The issue of the return of Kashmiri Pandits, especially in the wake of the new Indian government’s menacing overtures on certain sensitive matters, has the potential to turn into another permanent source of misery for both Kashmiri Muslims and Hindus.
It is difficult to ascertain what Kashmiri Pandits collectively think about the issue now because, like the Muslim residents of their homeland, they too are a highly divided lot. By the way things are shaping up it appears that elements who have spent all these years defaming the political struggle of the Kashmiri Muslims, are the driving force behind the plan to rehabilitate this minority in settlements. The Pandits who did not leave the valley have admitted to the media that “they don’t count” and have little say in how the returnees should be settled.
So how do Kashmiri Muslims respond to the catastrophe in the making?
The Hurriyats should seize the moment and start talking to the Pandit leadership of all hues, even those who are unworthy of it – Panun Kashmir, for example. Remember, one of the major grouses against the Kashmiri freedom struggle has been that there was no collective effort by Kashmiris at the time Pandits left en masse.
Now, why the Pandit leadership should give separate audience to a divided resistance leadership is a genuine argument. Therefore, the resistance leadership should first at least sit together on this issue and frame a comprehensive programme on how to address its various dimensions. In 2008 and 2010, we heard one leader cribbing at home that “chalo” was a disaster, while another was martyred at Uri, and yet another was nursing some old grudge.
The least they can do is to elect a leader who is exclusively in charge of this issue. The rest can reserve and utilise their energies for the larger resistance movement. There is no need to respond from all sides on a single issue and provide New Delhi and the Abdullahs and the Muftis an opportunity to take advantage of the resulting chaos. Shabir Shah comes to my mind as a leader fit for the task. He has remained in touch with the Pandit community outside the state, often braving attacks from government-sponsored Hindutva goons.
Alternatively, a committee comprising of members from various resistance groups should be constituted for better delegation of tasks. The elected leader or a committee can start a dialogue with Pandit leaders, conveying to them the apprehensions of Kashmiri Muslims, and listening to their fears and desires in turn. Taking civil society groups, journalists and academics on board too will be fruitful. Because, if Pandit leaders ask the majority community what concrete steps it can take to effect their inclusive re-integration into Kashmiri society, I fear, we don’t have an answer. We are speaking in general terms, but we must be ready with solid proposals.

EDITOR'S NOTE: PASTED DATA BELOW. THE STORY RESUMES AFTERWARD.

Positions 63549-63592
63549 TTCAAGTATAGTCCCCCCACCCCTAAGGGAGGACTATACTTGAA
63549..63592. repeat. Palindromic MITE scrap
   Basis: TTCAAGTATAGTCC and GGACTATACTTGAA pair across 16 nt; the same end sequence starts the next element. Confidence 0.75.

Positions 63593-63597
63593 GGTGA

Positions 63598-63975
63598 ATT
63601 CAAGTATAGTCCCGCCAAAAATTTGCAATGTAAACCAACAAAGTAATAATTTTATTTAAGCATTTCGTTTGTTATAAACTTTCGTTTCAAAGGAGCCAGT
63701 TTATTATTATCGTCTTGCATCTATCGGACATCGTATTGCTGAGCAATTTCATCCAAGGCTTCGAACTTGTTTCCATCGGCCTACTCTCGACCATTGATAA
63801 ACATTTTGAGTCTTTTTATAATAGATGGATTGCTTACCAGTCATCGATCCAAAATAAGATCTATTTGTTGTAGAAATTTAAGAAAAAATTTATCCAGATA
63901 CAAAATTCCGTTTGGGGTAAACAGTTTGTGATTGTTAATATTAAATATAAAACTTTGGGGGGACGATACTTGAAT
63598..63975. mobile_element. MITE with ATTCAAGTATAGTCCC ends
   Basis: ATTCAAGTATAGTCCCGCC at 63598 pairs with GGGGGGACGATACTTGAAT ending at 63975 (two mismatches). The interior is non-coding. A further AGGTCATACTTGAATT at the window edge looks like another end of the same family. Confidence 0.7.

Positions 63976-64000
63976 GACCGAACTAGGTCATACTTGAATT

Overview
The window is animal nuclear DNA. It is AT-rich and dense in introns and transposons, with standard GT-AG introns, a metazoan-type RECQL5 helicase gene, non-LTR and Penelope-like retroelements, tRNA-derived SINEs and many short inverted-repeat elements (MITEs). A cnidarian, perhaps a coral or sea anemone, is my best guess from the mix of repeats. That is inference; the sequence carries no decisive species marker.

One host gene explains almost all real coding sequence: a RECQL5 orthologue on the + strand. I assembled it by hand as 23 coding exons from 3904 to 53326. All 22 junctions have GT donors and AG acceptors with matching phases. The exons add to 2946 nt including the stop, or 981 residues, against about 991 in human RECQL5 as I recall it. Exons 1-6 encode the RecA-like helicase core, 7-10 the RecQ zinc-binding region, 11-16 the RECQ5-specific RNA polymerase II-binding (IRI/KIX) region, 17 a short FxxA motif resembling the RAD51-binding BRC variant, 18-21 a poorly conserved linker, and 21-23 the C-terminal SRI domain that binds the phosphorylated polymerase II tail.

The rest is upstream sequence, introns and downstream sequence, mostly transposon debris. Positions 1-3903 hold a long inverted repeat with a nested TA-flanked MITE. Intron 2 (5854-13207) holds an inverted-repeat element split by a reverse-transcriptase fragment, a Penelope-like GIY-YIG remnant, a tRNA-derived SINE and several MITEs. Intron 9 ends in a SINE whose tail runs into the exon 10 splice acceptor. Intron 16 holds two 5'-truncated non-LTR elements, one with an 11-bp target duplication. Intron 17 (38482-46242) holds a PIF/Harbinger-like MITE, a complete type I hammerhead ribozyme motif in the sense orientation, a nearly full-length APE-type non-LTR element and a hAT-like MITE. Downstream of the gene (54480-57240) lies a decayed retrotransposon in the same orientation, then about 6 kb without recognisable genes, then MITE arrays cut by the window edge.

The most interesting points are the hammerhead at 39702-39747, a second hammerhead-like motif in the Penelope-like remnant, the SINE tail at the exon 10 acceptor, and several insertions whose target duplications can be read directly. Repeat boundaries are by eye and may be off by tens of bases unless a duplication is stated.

There are some issues that are not in the control of the resistance. Until Omar Abdullah spoke to an Indian newspaper, hardly anyone knew what suggestions for the rehab plan had been sent by the government here. Still, how the government in Kashmir, whether headed by the National Conference or the PDP, will coordinate with New Delhi in implementing any plan will largely remain under wraps.
But unlike 2008, when the PDP signed the Amarnath land deal and caused the ensuing bloodbath of Kashmiris, people have had time to demand that pro-India parties clearly spell out their stance on each aspect of the Pandits’ return – settlements, security, etc. Nobody let out even a chirrup when Farooq Abdullah gave the nod to the creation of the Shrine Board that soon started behaving like an independent state.
This is important because, while they will be seeking votes trumpeting trampled human rights violations and self-rules and autonomies, the same politicians will be active partners in implementing what Modi has in mind for the Pandit resettlement issue. There is always a Hassan Mir on standby.
Civil society groups can play an important role here. By making answerable to Kashmiris those who advise pro-India parties. It would be worthwhile to call such people to a seminar to discuss concerns surrounding the Pandits’ return.
It is highly likely that people who are advising pro-India political parties on strategies, and have been openly voicing their opinion about strikes and the resistance movement at seminars sponsored by unknown NGOs, can provide some insights on what these parties think about the issue. An Omar Abdullah or a Mufti saying something at a public rally is completely different from what they agree to on paper. Remember, were it not for the efforts of some columnists and reporters, we would by now have had a concrete jungle along the Amarnath yatra route.
The greatest lesson of the past 25 years of political struggle has been that rather than reacting to what New Delhi does, it is hugely imperative to be pro-active, and at least blunt the juggernaut. If you want to have a nation of your own, start behaving like one.